22 June 2012

Happy Bitch Rosé

New York based Happy Bitch Wines is a joint effort between Keryl Pesce (Happy Bitch) and Debbie Gioquindo (Hudson Valley Wine Goddess), making this what I think is the first wine I've ever tried that was made by a fellow wine blogger. The tag line says, "Pairs well with girlfriends and great memories." After presenting the bottle to my girlfriend I received a black eye in return. They use solid glass up there in the Empire State.

As my vision cleared, I noticed the small print on the business card: "Designed by women, for women." So we're talking more Sex and the City girlfriends rather than showing up for a date and dropping the b-word. I'm not going to devolve into a Noam Chomsky lecture about taking back a hurtful word and redefining it with pride, but while this wine isn't marketed directly at me it is fun, and an important part of demystifying wine for the 99% of the world that doesn't take wine too seriously. Besides, there's a bunch of weird European wine names that involve widows and bastards and the tears of Christ, so I think there's certainly room on the shelf for a Happy Bitch.

NV Happy Bitch Rosé
Hudson Valley, New York
Proprietary blend of Pinot Noir and Chardonnay
$14, 12% abv.

The wine is made by Sisterhood Winery of Washingtonville, New York, just about sixty miles north of New York City. Wine grapes have been grown in the Hudson Valley since French Huguenots planted the first vines back in 1677. The history of the region seems to have followed the same pattern as wine regions like Ohio, with steady growth in the 1800s, lots of communion wine production, the crash of Prohibition, followed by a more recent renaissance as it's become easier and more legal for farmers to get back into commercial winemaking.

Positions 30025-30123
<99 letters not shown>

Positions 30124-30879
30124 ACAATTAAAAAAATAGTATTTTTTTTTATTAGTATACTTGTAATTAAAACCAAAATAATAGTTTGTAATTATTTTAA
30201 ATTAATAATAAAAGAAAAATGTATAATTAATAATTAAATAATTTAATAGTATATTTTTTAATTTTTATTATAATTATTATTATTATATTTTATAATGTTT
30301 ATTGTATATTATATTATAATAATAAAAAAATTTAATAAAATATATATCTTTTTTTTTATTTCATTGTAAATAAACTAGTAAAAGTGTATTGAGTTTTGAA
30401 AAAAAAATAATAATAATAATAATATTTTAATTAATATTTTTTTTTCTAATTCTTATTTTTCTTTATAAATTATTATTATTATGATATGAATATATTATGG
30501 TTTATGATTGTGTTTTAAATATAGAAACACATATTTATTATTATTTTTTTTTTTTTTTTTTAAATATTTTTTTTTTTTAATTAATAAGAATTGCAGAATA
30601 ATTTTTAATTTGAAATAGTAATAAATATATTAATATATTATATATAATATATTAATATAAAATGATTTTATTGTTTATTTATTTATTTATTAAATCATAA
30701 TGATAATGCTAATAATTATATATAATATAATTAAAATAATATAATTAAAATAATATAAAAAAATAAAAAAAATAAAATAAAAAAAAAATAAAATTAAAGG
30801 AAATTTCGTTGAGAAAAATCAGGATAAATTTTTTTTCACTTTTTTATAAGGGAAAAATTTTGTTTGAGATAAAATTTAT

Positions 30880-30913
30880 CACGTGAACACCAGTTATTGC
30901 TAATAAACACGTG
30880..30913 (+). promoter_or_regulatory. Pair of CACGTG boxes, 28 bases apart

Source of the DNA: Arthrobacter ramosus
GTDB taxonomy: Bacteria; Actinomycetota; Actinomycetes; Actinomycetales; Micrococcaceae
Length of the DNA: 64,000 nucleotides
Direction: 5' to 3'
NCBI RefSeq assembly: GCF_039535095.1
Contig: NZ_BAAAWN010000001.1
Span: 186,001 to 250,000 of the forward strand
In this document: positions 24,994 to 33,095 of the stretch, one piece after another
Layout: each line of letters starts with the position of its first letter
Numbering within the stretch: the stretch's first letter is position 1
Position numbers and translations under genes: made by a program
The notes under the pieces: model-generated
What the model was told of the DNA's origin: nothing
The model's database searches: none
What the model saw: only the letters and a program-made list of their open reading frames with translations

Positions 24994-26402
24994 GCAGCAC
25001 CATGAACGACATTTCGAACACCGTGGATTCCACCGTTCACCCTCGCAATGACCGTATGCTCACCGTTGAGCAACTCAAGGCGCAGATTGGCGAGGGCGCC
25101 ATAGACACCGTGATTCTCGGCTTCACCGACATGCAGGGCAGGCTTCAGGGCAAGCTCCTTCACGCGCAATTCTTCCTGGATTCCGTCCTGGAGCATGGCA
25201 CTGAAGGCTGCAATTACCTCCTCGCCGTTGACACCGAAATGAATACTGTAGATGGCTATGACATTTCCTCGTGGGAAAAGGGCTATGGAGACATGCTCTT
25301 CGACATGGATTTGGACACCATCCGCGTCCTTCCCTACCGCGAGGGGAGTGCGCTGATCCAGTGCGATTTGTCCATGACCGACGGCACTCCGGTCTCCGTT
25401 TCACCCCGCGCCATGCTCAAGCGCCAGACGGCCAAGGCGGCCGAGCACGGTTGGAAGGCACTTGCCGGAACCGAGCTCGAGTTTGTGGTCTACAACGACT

The nose is stronger than you'd imagine, with a deep overripe strawberry aroma. Slightly fizzy and secured with a bottle cap, it has a dry but dark fruit flavor with a crisp, clean finish. It reminds me a lot of some of the sparkling reds of Italy. Serve with comfort food, appetizers, and canapés. I'm thinking this would be a lot of fun at Thanksgiving, where it would be incredible with stuffing and green bean casserole and is mild enough to offer a glass to your slightly younger than 21 cousins as well as your slightly older than senior great aunts who have a good sense of humor.

P.S. The lovely Julia really enjoyed the wine, and no domestic violence was involved.

Note: This wine was received as a sample.

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